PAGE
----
The mind is indeed where the wild things are. It contains our fears for the future and the future of those we love, our regrets and shame stored up from the past, our confusion about who we are and who we ought to be, our anger with the ogres of the world, our annoyance with people who just aren’t fitting into our version of how they ought to be, and our annoyance at being so petty in trying to fit people, into boxes. All that and much more lurks in the mind.
In mindfulness meditation we find ourselves alone, with all the wild things jumping out from behind the bushes in our psyche. With steadiness and encouragement, we can see the monsters as just thoughts workable and tamable- as in Maurice Sendak’s children’s book.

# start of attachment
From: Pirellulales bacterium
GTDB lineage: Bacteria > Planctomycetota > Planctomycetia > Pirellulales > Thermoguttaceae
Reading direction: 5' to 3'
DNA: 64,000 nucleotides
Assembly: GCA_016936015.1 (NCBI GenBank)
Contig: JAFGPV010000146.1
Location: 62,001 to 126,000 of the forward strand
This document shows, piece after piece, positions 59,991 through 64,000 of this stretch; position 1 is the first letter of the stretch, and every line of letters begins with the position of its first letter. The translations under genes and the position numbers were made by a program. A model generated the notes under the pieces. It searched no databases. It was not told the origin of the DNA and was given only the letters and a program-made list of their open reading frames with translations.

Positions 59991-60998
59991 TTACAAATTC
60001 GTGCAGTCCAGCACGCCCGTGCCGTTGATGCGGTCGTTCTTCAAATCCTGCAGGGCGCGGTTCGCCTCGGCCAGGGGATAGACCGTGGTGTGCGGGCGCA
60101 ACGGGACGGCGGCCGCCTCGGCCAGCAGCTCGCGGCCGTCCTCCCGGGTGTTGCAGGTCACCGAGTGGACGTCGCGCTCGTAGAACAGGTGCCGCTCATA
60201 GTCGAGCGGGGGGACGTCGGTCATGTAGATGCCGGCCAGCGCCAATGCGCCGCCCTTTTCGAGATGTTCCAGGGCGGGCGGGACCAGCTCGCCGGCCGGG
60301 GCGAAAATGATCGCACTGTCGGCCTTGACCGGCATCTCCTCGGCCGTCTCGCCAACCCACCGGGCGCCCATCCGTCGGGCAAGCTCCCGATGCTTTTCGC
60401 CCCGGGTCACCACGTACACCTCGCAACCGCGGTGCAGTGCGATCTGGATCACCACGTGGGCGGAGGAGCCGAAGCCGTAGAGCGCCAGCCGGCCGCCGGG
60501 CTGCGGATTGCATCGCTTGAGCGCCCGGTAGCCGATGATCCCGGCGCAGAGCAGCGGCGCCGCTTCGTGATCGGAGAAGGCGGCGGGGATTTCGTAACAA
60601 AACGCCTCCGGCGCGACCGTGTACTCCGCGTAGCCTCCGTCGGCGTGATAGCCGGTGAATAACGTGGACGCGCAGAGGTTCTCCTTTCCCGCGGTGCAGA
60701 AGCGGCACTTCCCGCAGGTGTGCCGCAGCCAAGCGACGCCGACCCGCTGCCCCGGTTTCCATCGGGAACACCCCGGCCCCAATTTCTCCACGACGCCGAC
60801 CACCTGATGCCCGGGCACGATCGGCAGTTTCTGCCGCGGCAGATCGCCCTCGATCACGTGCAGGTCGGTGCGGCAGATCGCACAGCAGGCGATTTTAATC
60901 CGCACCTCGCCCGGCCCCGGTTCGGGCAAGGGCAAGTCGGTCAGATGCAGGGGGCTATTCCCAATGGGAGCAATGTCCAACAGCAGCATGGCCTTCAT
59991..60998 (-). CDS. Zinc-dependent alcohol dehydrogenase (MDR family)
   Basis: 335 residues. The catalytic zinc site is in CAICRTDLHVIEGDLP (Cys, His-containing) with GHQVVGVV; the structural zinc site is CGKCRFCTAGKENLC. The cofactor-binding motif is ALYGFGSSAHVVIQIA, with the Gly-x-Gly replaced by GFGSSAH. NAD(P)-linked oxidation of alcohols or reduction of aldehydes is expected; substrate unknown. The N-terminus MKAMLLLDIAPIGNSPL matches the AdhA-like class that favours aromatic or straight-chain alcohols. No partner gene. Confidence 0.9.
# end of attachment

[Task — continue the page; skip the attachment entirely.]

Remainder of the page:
silly us….thinking all the time….when we could be experiencing….
inquiry for today~ you don’t have to be afraid of all the dark places
Take a seat right now. You will soon notice that the mind is not all that interested in following the breath. You have to bring it back again and again. Take particular notice of the judgments arising. Be a little curious about the effect they have in your body. You may even think, I can’t meditate. No need to enter into a conversation with the judge, just return to the sensation of the breath. By simply noticing the judgment, you can quickly see through it- it’s just a fleeting thought. This is how you gradually, breath by breath, undermind the power of harsh judgment. Just another judgment, back to the breath.
If we ignore what bothers us, it bothers us more. Don’t be afraid to take stock of your own heart and mind.